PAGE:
The first DCHRN workshop took place last Friday, 29 January, and feedback so far indicates it was a great success. About 30 people attended from across the University and from six cultural heritage organisations, and in the course of the afternoon we heard 13 brief ‘lightning talks’ covering topics from MOOCs to the semantic web to mapping literary history to the sustainability of digital collections.
You might also like to check out Lorna Campbell’s summary of the afternoon on her blog.
Rebecca Sinker, Curator: Digital Learning at Tate, gave a stimulating talk that closed with a series of provocative topics and open questions for the network to consider. She identified work to be done on issues including the ethics and value of visitor generated content; cultural value in digitised and born-digital cultural content; critical frameworks for digitisation and access; open (cultural) data; redundancy in technology formats and platforms, and new or hybrid research forms and outputs.
And there was time for informal discussion as well as an in-depth conversation about a series of research topics and questions identified by network members:
TOPIC 1 – PARTICIPATION & INTERPRETATION
How can digital media increase participation, enhance engagement and encourage collaboration between academic and cultural institutions and their diverse audiences?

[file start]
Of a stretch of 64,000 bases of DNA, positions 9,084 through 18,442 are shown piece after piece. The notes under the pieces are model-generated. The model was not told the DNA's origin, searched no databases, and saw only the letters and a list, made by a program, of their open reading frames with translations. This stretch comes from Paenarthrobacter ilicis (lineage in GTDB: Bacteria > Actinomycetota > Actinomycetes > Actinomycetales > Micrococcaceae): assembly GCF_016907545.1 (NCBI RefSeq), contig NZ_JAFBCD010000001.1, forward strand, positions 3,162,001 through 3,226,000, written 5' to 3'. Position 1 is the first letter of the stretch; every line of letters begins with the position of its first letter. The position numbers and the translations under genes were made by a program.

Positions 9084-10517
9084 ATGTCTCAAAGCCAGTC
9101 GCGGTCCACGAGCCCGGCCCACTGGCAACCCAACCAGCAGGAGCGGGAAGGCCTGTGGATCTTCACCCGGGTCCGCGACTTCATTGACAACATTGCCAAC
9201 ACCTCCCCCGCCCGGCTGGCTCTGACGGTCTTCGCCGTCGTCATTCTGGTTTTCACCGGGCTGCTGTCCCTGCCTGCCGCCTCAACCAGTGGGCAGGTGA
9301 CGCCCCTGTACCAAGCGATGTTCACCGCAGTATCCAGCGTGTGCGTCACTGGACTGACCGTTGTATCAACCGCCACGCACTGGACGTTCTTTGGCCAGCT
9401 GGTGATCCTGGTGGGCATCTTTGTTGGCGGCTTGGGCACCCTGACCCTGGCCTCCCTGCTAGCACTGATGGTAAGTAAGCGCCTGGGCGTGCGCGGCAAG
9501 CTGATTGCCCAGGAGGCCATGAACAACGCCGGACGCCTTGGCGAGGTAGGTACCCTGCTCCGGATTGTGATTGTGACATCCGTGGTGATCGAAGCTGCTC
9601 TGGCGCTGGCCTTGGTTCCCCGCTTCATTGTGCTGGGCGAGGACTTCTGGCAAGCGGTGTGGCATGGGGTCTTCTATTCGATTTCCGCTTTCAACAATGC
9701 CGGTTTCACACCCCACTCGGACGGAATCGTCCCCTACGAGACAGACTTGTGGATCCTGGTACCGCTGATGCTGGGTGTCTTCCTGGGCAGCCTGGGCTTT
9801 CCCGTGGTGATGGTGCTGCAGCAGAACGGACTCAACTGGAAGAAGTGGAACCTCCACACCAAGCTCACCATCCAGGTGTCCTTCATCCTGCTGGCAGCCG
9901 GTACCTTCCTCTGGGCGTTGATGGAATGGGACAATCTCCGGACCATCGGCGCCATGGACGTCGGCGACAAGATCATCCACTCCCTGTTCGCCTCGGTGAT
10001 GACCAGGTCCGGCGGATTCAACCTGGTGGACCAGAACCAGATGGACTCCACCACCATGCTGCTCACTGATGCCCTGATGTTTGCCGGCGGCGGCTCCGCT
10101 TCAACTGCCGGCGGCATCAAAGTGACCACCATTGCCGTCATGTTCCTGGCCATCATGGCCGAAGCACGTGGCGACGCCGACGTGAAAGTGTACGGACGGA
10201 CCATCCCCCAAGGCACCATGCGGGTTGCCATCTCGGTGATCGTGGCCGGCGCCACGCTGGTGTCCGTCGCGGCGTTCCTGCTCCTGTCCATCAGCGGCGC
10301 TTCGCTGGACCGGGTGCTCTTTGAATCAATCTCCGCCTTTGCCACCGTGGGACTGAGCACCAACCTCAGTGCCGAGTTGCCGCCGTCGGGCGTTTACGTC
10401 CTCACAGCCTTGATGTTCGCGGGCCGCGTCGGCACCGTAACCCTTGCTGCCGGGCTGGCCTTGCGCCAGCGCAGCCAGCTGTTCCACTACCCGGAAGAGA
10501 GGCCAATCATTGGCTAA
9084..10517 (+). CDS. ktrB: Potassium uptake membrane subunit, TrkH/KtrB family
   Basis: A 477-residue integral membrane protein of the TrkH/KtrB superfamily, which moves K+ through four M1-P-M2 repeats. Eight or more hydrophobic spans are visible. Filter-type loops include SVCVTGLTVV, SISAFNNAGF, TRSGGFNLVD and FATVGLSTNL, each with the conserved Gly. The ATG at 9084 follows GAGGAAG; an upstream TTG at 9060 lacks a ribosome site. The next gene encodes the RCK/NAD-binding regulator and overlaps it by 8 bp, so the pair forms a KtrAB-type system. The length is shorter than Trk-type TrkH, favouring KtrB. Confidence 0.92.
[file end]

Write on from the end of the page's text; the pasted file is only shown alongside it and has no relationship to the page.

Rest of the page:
How does meaning reside in digital cultural artefacts? How are voice(s) and creative participation encouraged, represented and interpreted?
TOPIC 2 – WEB & CURATION
Why are so few cultural heritage bodies really making use of semantic web technologies? Is it that they don’t believe it’s the way forward, or are there more tractable barriers?
Given the increasing amounts of cultural heritage data available, how might we develop forms and modes of curation and navigation which enable and support meaningful interactions with that data?
TOPIC 3 – DCHRN
One of the biggest challenges to networks like these is sustaining the initial contact and ideas through to achieving tangible results. How can we embed inter-disciplinary and inter-institutional relationships and practices in ways that will outlast any individual involvement in the network?
How might we address complex contemporary issues from dynamic and practical perspective, involving different fields of study?
How can the network infrastructure support digital research and cultural heritage?
TOPIC 4 – OPENNESS & PRESERVATION
How can we best preserve the rapidly expanding amount of cultural heritage data, in a world where we can’t all be librarians/information professionals?
As more cultural heritage digital collections become open, what new research opportunities emerge?
How can digital cultural heritage collections be released under open license and used more widely for teaching and learning?
You can revisit the afternoon in real-time by viewing the workshop’s Twitter feed:
The next workshop is taking place on Tuesday 22 March, at the National Museums of Scotland. Feel free to get in touch if you’d like to join us and haven’t already registered!